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    I'm a voracious reader, and one who usually reads several (or many) books at the same time. Fortunately I'm also able to put one down for weeks and then pick it up and get back into it. So, currently the list includes: Hamilton- yeah, the one that inspired the Broadway play; Seward- biography of Abe Lincoln's Secretary of State, purchaser of Alaska from the Russkies (Sewards Folly); The Island at the Center of the World- the foundation and development of the Manhattan Island colony by the Dutch West Indies Company, a fascinating read; and Endurance- the story of Ernest Shackleton's expedition to Antartica, a tale of privation and human durability unmatched!

    Books I have finished recently which are appropriate to this forum? The Lonely Land, Sigurd Olsen & Freshwater Saga, Eric Morse. Both highly recommended but probably known to many of you.
    Last edited by Patrick Corry; 12-21-2019, 01:32 PM.

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      Freshwater Saga I haven't read yet, forgot to search for it in the library system, thanks... The Lonely Land was one of the best.

      Currently starting out on The Little Ice Age and Europe's Encounter with North America, A Cold Welcome, Sam White... a bit of a grind esp after the hooks that Radisson Bush Runner had but will endure. The NA explorations after 1492 till about 1620 were poorly documented and hampered by a cold period (the little Ice Age) it seems. Lots of hardship and misfortune in these first forays, from the first few pages it seems the Florida natives were not all that receptive to the Spanish, plenty of slaughter and destruction.

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        I'm reading CANADIAN SPRING by Florance Page Jaques, she is the author of CANOE COUNTRY and SNOWSHOE COUNTRY all illustrated by her husband Francis Lee Jaques who also illustrated Sigurd F. Olson's early books.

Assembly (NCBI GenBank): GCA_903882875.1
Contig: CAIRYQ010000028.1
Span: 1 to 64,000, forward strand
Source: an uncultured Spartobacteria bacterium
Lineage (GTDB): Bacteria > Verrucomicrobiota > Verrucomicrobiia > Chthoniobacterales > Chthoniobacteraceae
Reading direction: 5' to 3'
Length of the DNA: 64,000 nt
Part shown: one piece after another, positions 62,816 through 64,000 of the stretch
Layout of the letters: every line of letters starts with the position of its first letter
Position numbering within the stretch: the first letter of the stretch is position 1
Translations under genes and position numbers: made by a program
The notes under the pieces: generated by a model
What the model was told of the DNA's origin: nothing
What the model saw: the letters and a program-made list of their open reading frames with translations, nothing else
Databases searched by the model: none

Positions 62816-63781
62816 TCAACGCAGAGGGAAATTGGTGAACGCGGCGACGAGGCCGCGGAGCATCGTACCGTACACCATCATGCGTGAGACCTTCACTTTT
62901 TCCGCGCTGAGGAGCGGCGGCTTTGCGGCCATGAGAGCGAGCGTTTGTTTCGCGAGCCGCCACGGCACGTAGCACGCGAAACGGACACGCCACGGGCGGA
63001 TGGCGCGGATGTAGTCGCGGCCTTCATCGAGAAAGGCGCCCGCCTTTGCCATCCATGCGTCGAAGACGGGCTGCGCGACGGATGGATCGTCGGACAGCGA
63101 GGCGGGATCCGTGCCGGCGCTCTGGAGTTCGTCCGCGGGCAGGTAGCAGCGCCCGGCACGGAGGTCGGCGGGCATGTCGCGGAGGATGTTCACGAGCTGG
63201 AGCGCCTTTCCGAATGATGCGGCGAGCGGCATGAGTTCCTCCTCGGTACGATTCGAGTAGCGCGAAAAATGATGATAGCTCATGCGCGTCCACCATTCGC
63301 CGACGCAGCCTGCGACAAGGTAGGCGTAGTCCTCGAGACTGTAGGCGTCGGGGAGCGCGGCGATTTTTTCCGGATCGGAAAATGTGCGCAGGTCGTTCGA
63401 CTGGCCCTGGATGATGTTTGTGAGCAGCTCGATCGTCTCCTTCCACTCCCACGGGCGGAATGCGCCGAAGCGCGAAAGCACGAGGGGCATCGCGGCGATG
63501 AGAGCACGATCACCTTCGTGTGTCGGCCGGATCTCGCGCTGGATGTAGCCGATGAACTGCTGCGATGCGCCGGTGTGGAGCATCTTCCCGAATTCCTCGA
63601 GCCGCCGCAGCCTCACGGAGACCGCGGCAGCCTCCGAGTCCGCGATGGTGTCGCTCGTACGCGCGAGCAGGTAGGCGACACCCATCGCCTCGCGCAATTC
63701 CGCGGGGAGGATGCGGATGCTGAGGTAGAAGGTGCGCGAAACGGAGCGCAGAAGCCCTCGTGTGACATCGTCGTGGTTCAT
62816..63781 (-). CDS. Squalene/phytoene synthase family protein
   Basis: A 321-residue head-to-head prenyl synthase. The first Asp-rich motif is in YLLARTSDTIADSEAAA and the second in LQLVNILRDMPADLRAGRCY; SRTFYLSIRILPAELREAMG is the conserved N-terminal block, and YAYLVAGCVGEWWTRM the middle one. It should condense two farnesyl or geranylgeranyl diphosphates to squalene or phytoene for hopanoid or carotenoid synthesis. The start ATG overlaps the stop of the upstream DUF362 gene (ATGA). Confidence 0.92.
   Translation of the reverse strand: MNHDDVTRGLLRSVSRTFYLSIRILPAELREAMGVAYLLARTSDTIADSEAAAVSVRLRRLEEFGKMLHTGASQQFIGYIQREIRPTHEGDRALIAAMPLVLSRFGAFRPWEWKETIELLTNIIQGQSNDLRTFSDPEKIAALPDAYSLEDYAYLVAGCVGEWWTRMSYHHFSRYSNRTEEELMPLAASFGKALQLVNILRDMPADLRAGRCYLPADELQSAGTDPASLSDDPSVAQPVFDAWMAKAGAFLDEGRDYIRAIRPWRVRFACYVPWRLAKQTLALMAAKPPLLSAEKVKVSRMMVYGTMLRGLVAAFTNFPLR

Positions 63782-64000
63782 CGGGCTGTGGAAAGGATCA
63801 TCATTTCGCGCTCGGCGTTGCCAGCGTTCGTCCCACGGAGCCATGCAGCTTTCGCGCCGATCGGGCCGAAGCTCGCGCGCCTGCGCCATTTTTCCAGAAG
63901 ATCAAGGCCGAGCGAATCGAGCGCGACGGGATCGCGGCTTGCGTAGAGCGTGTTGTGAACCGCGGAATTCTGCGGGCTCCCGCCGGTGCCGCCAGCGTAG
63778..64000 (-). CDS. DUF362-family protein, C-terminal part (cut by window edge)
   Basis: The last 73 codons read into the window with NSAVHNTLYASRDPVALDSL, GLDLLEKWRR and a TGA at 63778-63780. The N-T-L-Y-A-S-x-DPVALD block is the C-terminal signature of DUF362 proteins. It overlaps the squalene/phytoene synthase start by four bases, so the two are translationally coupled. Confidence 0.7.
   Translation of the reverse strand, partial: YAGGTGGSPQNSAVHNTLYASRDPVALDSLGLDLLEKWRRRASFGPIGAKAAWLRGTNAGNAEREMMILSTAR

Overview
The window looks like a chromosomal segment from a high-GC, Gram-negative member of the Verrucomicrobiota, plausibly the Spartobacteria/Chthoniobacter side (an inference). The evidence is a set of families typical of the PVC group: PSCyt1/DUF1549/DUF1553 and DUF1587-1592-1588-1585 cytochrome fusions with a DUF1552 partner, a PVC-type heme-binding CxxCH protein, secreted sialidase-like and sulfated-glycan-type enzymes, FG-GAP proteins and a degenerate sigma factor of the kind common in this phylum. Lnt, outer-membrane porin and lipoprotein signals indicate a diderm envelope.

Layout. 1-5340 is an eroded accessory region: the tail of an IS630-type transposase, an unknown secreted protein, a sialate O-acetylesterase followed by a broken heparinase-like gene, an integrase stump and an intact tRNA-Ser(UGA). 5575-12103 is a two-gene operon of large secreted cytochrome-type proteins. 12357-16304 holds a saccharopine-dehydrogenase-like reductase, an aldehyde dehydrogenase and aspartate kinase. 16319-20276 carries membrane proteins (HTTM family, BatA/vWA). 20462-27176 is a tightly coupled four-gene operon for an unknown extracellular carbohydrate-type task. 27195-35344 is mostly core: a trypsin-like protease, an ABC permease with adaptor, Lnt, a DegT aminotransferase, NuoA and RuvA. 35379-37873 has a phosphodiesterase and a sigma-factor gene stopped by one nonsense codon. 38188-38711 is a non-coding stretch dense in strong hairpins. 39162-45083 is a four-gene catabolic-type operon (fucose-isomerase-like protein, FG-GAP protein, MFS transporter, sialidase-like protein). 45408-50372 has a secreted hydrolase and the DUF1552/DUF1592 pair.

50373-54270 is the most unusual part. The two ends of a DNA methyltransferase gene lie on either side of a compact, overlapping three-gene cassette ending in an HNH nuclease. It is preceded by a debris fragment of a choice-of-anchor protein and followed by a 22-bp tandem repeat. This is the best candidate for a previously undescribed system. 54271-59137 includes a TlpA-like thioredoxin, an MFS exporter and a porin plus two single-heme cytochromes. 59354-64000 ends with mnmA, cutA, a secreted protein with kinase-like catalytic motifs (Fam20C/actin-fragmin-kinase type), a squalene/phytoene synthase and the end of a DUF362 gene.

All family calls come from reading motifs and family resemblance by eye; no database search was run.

"All I had were a few flies tucked into the band of my hat and an a old beaten-up Heddon rod, that had been on many trips." Sigurd F. Olson

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          Beyond the Trees by Adam Shoalts. I read his earlier book, Alone Against the North and enjoyed it. I am a few chapters in and liking this one too.

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            Originally posted by Boreal Birch View Post
            I'm reading CANADIAN SPRING by Florance Page Jaques, she is the author of CANOE COUNTRY and SNOWSHOE COUNTRY all illustrated by her husband Francis Lee Jaques who also illustrated Sigurd F. Olson's early books.
            Thanks, I ordered Canadian Spring and Canoe Country from Abe Books, $12.65 includes shipping for the two used books.

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              Just finished rereading Wait Till Next Year/Doris Kearns Goodwin. As much about growing up in the 50's as it is about being a Brooklyn Dodgers fan in the 50s, which I can testify was hard work!

              Currently:

              Company of Adventurers/Peter C. Newman. A history of the Hudson's Bay Company and how it helped shaped the development and character of Canada.

              White Doves at Morning/James Lee Burke. I really like Burke's Dave Robicheaux mysteries. But this is my first first non-Robicheaux novel, taking place during the Civil War. It's okay, but I'll be going right back to Robicheaux (rereading The Tin Roof Blowdown)when I'm done. Also, for me listening to Will Patton narrating Robicheaux books is something special.